Neurocognitive predictors of academic outcomes among childhood leukemia survivors

Ida M. Moore, Philip J. Lupo, Kathleen Insel, Lynnette L. Harris, Alice Pasvogel, Kari M. Koerner, Kristin B. Adkins, Olga A. Taylor, Marilyn J. Hockenberry

Research output: Contribution to journalArticlepeer-review

13 Scopus citations

Abstract

Background: Acute lymphoblastic leukemia is the most common pediatric cancer, and survival approaches 90%. Acute lymphoblastic leukemia survivors are more likely than healthy peers or siblings to experience academic underachievement, yet little is known about neurocognitive predictors of academic outcomes. Objectives: Objectives were to compare neurocognitive abilities to age-adjusted standardized norms, examine change over time in neurocognitive abilities, and establish neurocognitive predictors of academic outcomes. Methods: Seventy-one children were followed over the course of therapy. Cognitive abilities were assessed during induction when the child was in remission (baseline) and annually for 3 years (years 1, 2, and 3). Reading and mathematics abilities were assessed at year 3. Results: Fine motor dexterity was significantly below age-adjusted norms at all data points but showed improvement over time. Baseline visual-motor integration was within the reference range but significantly declined by year 3, and mean scores at years 2 and 3 were significantly below age-adjusted norms. Verbal short-term memory was significantly below age-adjusted norms at all assessments. Visual-motor integration predicted reading and mathematics abilities. Verbal short-term memory predicted reading abilities, and visual short-term memory predicted mathematics abilities. Conclusions: Central nervous system-directed therapy is associated with specific neurocognitive problems. Visual-spatial skills and verbal and visual short-term memory predict academic outcomes. Implications for Practice: Early assessment of visual-spatial perception and short-term memory can identify children at risk of academic problems. Children who are at risk of academic problems could benefit from a school-based individual educational program and/or educational intervention.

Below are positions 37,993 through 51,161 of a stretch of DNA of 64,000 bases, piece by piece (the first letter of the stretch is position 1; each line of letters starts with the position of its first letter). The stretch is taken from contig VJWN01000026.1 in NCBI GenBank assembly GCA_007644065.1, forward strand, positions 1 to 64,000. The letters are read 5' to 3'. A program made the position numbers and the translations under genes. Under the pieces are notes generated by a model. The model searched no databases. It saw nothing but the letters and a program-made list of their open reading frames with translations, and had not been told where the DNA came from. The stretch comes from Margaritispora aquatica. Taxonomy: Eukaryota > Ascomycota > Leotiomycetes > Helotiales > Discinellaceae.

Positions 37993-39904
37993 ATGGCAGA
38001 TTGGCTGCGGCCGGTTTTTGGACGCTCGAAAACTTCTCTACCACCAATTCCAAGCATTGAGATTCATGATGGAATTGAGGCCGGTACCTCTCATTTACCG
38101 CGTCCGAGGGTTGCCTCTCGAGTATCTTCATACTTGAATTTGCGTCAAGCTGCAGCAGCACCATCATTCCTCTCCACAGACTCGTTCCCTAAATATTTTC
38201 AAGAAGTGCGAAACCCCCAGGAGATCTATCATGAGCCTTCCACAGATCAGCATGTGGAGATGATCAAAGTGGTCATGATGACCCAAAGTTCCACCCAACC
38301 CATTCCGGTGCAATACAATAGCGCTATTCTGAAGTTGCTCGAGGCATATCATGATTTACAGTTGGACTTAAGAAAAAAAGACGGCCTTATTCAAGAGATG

Original languageEnglish (US)
Pages (from-to)255-262
Number of pages8
JournalCancer nursing
Volume39
Issue number4
DOIs
StatePublished - Jul 1 2016

Keywords

  • Academic outcomes
  • CNS-directed therapy
  • Cancer survivors
  • Childhood leukemia
  • Cognitive function

ASJC Scopus subject areas

  • Oncology
  • Oncology(nursing)

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